Ain’t It Funny How the Night Moves

Screen shot 2013-09-29 at 11.13.29 PMNight Moves
by Stephanie Barber
75 pages
Publishing Genius Press

We were sixteen, working at the Western Sizzler. Or in a (’74 Gremlin? ‘64 Vauxhall Victor FB Estate?) parked on the North Shore. Pam or Butch was there—back in the summertime, sweet summertime of Night Moves.

I should say now that Bob Seger’s “Night Moves” doesn’t move me, thanks to a Captain Beefheart kind of childhood, teenagehood too late, and many years of classic rock associated with Kroger’s brand ennui. However, Stephanie Barber’s epic found poem, Night Moves, unites discovery, nostalgia, and arguments between “dickheads” by working with Youtube comments from Seger’s “Night Moves,” and reading it makes me hope for Americana memories to crack open like a Miller Highlife in the back of a ’79 Plymouth.

The poem moves both forward, as commenters play off of one another (See looking for Nancy Johnson episode, pages 57-59), and backward, as the countdown of dislikes displays a rallying point (“ 88 people didn’t get any in high school…” to “How does this song get 75 dislikes???” ).


In the snapshot of comments, racism, liberal politics, patriotism, remembrance, the universal—

“i can’t believe he is white! him and tom jones”

“[…] there are worse things thn being a retard, like george bush, or gordon brown[…]”

“[…] it is just music it has little to do with the grand scheme of things in the human experience”

—come into play as people vie for confirmation.

Every once in a while talking to the void—

“Night moves in her Dads barn 1975 love you Pam! Hope you are doing well. I think of you every time I hear this song”

—becomes a conversation or an argument:

“got me knocked up in 84”

“by far the best comment I’ve ever seen in a song”

“…congrats, grandmom ;)”

In the poem, comments act as a kind of historical document of pop culture: if written now, it would be a different book. In this document, most of the younger audience voicing in were “brought here” by “How I Met Your Mother” or “Top Gear” or “OC” or “American Pop” or “That 70s Show” or “Night Cheese.” (Some take a minute to parse: “ya the mom thing for me too.”)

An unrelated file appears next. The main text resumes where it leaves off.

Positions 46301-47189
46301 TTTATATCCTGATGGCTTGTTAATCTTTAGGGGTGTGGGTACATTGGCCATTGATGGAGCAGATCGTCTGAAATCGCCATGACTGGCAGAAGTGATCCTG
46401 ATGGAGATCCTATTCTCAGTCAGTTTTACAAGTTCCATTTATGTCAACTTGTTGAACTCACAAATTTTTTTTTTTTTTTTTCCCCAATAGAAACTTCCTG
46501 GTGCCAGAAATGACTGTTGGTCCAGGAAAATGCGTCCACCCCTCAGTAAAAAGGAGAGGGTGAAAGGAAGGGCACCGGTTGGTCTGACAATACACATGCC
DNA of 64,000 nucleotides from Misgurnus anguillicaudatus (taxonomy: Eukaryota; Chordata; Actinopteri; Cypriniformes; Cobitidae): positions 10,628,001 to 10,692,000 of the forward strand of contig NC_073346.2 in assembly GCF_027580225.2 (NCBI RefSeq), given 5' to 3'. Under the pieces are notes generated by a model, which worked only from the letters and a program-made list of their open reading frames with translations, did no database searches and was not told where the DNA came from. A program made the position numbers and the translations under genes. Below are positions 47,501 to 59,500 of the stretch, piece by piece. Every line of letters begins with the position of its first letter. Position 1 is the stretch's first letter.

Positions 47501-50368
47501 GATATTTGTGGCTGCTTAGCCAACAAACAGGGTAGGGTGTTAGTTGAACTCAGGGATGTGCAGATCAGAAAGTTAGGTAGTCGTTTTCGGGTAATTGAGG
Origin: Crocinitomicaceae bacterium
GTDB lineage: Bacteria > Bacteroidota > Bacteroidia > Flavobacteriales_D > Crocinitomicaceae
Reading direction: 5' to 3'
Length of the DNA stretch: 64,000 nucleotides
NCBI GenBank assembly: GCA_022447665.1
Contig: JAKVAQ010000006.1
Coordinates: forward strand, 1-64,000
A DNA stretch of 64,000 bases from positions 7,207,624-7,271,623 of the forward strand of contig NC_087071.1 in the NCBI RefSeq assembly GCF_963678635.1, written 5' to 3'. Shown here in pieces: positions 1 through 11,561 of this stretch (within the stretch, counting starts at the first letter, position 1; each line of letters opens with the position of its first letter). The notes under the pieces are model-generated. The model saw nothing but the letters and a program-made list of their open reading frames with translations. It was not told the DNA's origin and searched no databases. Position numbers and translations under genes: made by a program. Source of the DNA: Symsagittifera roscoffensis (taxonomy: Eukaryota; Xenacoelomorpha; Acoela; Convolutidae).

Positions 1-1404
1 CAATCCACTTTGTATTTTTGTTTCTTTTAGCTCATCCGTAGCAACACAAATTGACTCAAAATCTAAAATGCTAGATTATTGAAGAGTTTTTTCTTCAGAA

But today, Grand Theft Auto V’s (GTA V) new soundtrack features Bob Seger & The Silver Bullet Band, and many of the commenters say that GTA V brought them here…and they’re young, and Bob Seger will, too, define their youth, but in a different tally of Night Moves: A, triangle, left.

if written now it would be a story of discovery not nostalgia

Everyone in the comment stream wants to validate his or her right to partake in transient popular cultural memory. TV brought me here! Go to hell! I’m 17 and I’ve loved this song since I was 13! Excellent that young people are discovering Seger!

Swiftly, Barber reorients the focus. Isn’t Seger’s song a tale of youthful lust remembered? And didn’t half the commenters connect with the song as youths, in the dorms, the backseats, the trusty woods, and they are here again, now looking to remember? Their “autumns are closing in,” and they are now the speaker, not the memory of the speaker; but they made their memories to the speaker’s memory. And in this way, the book reveals a meta-nostalgia of Middle America.

You could not achieve this meta-nostalgia with the other top songs from 1976:

1. Silly Love Songs, Paul McCartney and Wings
2. Don’t Go Breaking My Heart, Elton John and Kiki Dee
3. Disco Lady, Johnnie Taylor
4. December 1963 (Oh What a Night), The Four Seasons
5. Play That Funky Music, Wild Cherry 

The poem is the type of collage that could continue forever, because online interaction never ceases, nor does our desire to remember, or to make our mark on the void.

But the book ends, with the laptop open, headphones in ears, on the train platform. Youtube open in the browser, typing Seger’s name in the search bar. A man just released from the hospital, bracelet still on, cane in hand, mullet braided, talking about being a Vet, falls on the tracks like a turtle. A kid on a skateboard, personal effects in a black Glad yard bag, helps him up. A fat white woman, headed to the Sandia stop to gamble, giggles. A girl with homemade tattoos—an unsteady crown forever on her chest—rolls her eyes. Two Mexican teenagers, making out, don’t notice anything. And Seger waits for the thunder.



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